Arrest of Georgian model’s husband on beating charges highlights wider domestic violence issue. Georgian model Renata Begiashvili shared pictures of her bruised face, alleging her husband hit her, which then went viral amidst the larger prevalence of domestic and gender-based violence in Georgia. Begiashvili stated that she had been a victim of violence for years; her husband was later arrested for domestic violence. According to a UN based study, as many as one in seven Georgian women are victims of domestic violence in their lifetimes. In 2022 alone, at least 16 women were the victims of femicide, including several high profile incidents, such as a public murder on Tbilisi public transport. Caucasus-based Jam-News released a long-form report, accompanying short documentary on the situation in 2019, and also argued that the high prevalence of domestic violence and femicide has a variety of causes, some of which stem from cultural traditions, as well as from a legal system that doesn’t go far enough to protect women.

Turkey closes its airspace to Armenia in protest to new genocide monument. Turkey’s foreign minister, Mevlüt Çavuşoğlu, announced on Wednesday that it had closed its airspace to Armenian airlines flying to third countries. Flights from Yerevan to Istanbul continue as normal. This abrupt closure stems from anger over a new monument, which was inaugurated in Yerevan on 25 April, the day after Armenians traditionally commemorate the genocide. The monument is dedicated to Operation Nemesis, the code name for a covert operation that took place in the 1920s to assassinate the Turkish perpetrators of the Armenian Genocide. Çavuşoğlu told Turkish television that the monument ‘glorifies terrorists.’ This setback in the relations of the two countries comes after a recent rapprochement process, boosted after Armenia sent a rescue crew to Turkey after the devastating earthquake in February. A US State department spokesperson noted Turkey’s decision with ‘disappointment’ emphasising the US’s continuation of support to normalise Turkish-Armenian relations to stabilise the region.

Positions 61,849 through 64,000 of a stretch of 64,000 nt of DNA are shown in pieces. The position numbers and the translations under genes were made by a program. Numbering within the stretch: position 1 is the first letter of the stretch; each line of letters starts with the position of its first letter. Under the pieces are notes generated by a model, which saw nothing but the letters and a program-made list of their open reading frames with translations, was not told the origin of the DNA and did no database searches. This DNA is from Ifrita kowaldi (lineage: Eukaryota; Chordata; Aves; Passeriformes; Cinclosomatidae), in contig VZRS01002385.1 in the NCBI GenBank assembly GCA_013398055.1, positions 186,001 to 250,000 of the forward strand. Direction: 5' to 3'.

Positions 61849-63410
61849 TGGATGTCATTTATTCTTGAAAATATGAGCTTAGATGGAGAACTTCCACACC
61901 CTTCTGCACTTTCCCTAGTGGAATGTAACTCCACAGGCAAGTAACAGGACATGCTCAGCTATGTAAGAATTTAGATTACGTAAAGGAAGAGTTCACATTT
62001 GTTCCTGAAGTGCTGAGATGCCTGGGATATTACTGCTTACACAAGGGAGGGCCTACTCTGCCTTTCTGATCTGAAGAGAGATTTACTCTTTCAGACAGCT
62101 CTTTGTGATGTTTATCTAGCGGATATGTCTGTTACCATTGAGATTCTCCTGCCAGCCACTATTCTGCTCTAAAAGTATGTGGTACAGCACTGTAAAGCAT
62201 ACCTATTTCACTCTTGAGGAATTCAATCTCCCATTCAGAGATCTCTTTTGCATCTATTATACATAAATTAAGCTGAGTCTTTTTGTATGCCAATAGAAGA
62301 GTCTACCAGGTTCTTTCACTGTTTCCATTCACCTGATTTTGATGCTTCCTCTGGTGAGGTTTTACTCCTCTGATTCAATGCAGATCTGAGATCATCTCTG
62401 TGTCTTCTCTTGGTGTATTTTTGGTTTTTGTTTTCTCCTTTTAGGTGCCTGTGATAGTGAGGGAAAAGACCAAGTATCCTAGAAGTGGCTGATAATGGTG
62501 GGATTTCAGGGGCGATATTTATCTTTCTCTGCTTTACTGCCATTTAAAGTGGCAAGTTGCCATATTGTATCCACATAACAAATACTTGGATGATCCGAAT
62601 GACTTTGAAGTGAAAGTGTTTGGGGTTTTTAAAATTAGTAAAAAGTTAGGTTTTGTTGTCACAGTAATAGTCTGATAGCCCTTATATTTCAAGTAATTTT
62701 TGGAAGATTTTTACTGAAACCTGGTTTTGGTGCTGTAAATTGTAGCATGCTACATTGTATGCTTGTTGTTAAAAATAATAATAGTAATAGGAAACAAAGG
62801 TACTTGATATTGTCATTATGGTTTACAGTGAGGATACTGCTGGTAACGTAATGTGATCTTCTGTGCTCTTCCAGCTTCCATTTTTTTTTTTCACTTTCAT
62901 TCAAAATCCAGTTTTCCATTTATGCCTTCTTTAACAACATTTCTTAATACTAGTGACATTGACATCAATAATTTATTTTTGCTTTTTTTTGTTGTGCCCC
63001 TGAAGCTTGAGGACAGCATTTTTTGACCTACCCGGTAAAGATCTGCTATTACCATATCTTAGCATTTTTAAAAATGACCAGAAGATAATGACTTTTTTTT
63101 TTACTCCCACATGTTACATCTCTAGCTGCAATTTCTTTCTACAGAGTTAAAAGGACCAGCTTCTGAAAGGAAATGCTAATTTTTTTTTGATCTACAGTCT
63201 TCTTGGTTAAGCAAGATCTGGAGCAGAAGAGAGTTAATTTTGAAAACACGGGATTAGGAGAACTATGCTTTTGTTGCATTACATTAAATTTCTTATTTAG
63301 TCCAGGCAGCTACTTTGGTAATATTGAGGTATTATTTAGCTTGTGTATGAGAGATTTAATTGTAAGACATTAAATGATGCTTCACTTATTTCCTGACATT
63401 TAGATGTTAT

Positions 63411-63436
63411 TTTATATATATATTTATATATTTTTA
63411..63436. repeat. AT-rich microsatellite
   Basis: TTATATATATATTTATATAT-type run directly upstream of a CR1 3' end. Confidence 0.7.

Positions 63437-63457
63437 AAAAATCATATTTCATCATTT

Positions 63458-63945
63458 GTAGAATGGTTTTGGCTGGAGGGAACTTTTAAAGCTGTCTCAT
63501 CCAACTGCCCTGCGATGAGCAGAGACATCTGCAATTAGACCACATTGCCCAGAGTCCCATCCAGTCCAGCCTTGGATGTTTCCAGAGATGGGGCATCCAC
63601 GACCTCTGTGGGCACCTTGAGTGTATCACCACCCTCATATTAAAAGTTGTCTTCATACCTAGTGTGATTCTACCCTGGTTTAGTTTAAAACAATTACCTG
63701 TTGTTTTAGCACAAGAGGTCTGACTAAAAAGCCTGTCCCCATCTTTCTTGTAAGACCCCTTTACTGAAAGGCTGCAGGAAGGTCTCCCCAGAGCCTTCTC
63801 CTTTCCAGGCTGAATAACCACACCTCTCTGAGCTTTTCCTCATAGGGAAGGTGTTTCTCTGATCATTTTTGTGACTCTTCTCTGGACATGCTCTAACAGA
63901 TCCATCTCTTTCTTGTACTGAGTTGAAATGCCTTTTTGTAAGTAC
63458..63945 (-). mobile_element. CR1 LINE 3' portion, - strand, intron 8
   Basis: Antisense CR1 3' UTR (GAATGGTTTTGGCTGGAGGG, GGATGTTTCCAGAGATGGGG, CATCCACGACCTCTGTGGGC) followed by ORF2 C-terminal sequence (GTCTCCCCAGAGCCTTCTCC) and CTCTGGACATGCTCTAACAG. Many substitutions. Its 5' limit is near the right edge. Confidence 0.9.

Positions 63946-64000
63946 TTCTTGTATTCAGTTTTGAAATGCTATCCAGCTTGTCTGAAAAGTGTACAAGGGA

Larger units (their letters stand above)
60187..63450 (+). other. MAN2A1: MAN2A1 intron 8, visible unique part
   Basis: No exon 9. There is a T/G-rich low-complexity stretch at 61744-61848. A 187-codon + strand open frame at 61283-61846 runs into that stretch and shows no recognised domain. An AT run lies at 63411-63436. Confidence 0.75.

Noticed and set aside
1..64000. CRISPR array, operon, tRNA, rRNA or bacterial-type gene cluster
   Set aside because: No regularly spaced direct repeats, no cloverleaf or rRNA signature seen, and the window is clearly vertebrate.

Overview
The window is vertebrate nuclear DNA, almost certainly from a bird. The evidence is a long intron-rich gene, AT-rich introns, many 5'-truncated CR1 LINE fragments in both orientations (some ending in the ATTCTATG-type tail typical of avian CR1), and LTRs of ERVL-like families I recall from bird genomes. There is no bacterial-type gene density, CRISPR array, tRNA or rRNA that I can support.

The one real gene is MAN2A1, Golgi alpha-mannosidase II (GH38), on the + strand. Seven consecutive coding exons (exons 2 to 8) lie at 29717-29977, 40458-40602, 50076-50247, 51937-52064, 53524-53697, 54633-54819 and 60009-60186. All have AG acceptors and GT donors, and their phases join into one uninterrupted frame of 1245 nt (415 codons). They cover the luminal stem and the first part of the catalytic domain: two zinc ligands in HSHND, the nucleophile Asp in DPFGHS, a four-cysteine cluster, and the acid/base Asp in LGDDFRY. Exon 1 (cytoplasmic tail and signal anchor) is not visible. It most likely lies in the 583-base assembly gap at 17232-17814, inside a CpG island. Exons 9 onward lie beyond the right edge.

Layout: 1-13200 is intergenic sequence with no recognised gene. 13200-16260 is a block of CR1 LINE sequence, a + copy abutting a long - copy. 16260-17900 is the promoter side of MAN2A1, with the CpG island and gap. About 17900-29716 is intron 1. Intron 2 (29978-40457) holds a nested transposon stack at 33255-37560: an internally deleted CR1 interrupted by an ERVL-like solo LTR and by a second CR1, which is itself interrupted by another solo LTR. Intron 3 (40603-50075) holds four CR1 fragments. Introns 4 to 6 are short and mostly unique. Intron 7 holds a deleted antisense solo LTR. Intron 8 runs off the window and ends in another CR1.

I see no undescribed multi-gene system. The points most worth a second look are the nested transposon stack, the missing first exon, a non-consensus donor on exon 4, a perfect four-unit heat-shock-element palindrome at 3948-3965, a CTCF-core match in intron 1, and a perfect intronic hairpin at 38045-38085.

🛤 In Central Asia…

Family member of the Nazarbayev clan sentenced to seven years in prison. The ex-wife of Nursultan Nazarbayev’s nephew has been sentenced to seven years in prison on charges of ‘abduction and actions aiding the commission of a crime.’ Gulmira Satybaldy referred to the charges against her as politically motivated during her final statement in the Baiqongyr district court on 4 May. Her sentencing is the latest in a series of court cases against individuals who were close to the former president Nursultan Nazarbayev during his thirty-year rule in Kazakhstan. Current President Kassym-Jomart Tokayev has pledged to crack down on corruption and cronyism that plagued Nazarbayev’s regime. President Tokayev began attempts to hold the Nazarbayev clan to account after the events of Bloody January 2022. Gulmira Satybaldy’s husband — Nursultan Nazarbayev’s nephew Kairat Satybaldy — was sentenced to six years in jail on corruption charges last September.